PEP 299 and unit testing

Ben Finney bignose+hates-spam at benfinney.id.au
Mon Oct 29 06:23:48 CET 2007


Ben Finney <bignose+hates-spam at benfinney.id.au> writes:

> Steven Bethard <steven.bethard at gmail.com> writes:
> 
> > Ben Finney wrote:
> > > What it doesn't allow is for the testing of the 'if __name__ ==
> > > "__main__":' clause itself. No matter how simple we make that,
> > > it's still functional code that can contain errors, be they
> > > obvious or subtle; yet it's code that *can't* be touched by the
> > > unit test (by design, it doesn't execute when the module is
> > > imported), leading to errors that won't be caught as early or
> > > easily as they might.
> > 
> > You could always use runpy.run_module.
> 
> Thanks! I was unaware of that module. It does seem to nicely address
> the issue I discussed.

Thinking about it further: I don't think it does address the issue.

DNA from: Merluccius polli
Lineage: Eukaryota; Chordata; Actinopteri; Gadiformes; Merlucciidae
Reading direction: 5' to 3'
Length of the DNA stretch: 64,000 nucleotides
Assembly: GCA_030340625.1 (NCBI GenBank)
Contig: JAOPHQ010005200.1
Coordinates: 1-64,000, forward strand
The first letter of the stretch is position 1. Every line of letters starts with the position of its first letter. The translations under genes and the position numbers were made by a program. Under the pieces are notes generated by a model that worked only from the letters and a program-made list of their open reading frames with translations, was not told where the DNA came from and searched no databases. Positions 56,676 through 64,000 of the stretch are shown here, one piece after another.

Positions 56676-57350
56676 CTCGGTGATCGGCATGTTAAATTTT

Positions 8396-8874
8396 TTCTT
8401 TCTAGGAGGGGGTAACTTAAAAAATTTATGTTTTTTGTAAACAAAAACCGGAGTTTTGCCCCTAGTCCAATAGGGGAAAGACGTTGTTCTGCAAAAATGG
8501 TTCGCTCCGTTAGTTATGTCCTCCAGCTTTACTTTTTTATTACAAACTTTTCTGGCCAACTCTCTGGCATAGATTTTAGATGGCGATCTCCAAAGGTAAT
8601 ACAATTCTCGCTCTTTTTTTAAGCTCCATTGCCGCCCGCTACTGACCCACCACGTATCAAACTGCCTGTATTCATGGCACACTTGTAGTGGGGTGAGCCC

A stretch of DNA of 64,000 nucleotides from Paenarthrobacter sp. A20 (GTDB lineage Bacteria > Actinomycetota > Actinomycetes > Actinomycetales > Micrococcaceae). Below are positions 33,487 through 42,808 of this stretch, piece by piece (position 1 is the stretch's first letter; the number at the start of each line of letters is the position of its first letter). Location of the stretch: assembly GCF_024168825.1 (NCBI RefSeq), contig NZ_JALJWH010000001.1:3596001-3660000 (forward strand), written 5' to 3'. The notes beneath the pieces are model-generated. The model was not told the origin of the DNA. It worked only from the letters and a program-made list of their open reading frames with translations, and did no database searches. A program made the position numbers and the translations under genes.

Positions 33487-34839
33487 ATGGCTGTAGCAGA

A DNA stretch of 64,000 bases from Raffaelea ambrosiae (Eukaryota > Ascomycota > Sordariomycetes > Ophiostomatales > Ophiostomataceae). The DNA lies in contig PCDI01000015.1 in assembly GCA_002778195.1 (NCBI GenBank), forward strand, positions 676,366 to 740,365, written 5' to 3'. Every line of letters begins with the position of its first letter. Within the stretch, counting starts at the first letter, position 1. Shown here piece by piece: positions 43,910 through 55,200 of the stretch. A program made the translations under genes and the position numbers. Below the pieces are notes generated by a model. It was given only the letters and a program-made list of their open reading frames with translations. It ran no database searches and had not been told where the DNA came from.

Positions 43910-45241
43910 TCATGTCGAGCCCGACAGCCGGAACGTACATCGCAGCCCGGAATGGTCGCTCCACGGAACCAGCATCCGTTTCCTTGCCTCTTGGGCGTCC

Running the *entire* module code again in a single step (as
'run_module' seems to do) would happily overwrite any instrumented
faked attributes of the module that were inserted for the purpose of
unit testing, rendering it useless for unit test purposes.

The issue here is that there is an irreducible amount of functional
code inside the module that cannot be unit tested without running the
entire program with all its side effects.

PEP 299 promises to make that specific small-but-significant code
become an implementation detail in the language runtime, which would
mean it would no longer be prone to errors in the modules themselves,
and thus no longer the topic of a unit test on those modules. I think
100% statement coverage is not possible in Python programs without
this, or something that achieves the same thing.

-- 
 \           "We spend the first twelve months of our children's lives |
  `\          teaching them to walk and talk and the next twelve years |
_o__)        telling them to sit down and shut up."  -- Phyllis Diller |
Ben Finney



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